A floating task may require a predetermined amount of time for the event to occur, and may occur during a predetermined period of time, but may not have any specified start time or end time. These floating tasks may include to-do items which may be done at some time during the day so that the system in accordance with the invention may incorporate to-do items into a user's plan and reschedule those to-do items as appropriate. For example, a task of going to the bank to withdraw money may occur sometime during the day, and may take about fifteen minutes. But there is no specified start or end time. The task may be limited by the fact that the bank opens at 9:00 A.M. and closes at 4:00 P.M. Thus, the floating task must be completed between 9:00 A.M. and 4:00 P.M., but there is not any specified start or end time for the task. These floating tasks may be scheduled by the planner according to the time available in a day. For example, a floating task may be initially scheduled for 10 AM. Then an unexpected event occurs and the user is going to be busy from 10 AM to 11 AM so the planner may reschedule the floating task to 3 PM. Thus, the system in accordance with the invention may use the floating events to help juggle the schedule of the user around unexpected events or surprises. Both the fixed and floating appointments may have priorities or rewards associated with them so that a higher priority floating task may preempt a lower priority fixed task. Now, the structure of the databases within the planning and cueing system in accordance with the invention will be described.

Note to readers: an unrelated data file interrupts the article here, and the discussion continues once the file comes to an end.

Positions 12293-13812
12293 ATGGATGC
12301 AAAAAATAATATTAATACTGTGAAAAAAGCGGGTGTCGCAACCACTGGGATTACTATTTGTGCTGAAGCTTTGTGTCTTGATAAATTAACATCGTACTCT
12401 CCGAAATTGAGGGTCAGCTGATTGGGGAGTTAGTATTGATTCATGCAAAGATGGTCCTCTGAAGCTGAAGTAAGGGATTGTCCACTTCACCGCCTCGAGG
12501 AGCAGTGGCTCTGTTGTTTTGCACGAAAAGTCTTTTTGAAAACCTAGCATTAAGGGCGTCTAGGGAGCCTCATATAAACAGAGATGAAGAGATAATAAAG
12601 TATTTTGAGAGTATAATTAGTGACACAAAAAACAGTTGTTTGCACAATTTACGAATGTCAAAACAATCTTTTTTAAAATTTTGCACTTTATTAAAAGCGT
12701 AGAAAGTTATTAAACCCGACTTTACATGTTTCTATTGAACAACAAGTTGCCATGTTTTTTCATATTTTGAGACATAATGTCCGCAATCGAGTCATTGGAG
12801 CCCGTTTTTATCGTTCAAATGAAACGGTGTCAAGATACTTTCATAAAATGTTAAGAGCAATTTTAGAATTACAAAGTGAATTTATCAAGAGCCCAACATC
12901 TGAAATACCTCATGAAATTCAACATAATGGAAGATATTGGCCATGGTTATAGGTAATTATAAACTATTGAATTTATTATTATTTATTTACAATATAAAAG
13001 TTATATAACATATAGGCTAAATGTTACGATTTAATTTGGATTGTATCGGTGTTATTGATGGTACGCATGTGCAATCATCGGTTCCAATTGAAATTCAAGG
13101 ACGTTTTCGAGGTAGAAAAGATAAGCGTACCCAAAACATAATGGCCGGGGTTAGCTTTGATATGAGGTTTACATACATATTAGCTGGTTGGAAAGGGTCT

Once the daily script is updated, the plan manager may simulate the changed or modified script in step 200 to determine if the edited or modified script causes any conflicts or other errors as shown in step 202. The possible errors detected by the plan manager may include ineffective plan errors 204, interfering plan errors 206 and irrelevant plan errors 208. If there are no errors in the modified or revised script, as shown in step 210, the plan manager may collect any planner choices (i.e., changes to the script chosen by the plan manager) in step 212, send a “new plan” message to the execution manager in step 214 and return to waiting for a message in step 184.